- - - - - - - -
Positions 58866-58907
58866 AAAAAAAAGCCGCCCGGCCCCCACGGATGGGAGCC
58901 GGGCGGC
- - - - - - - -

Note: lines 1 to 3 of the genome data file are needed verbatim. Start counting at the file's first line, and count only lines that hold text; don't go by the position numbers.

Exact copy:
Positions 58866-58907
58866 AAAAAAAAGCCGCCCGGCCCCCACGGATGGGAGCC
58901 GGGCGGC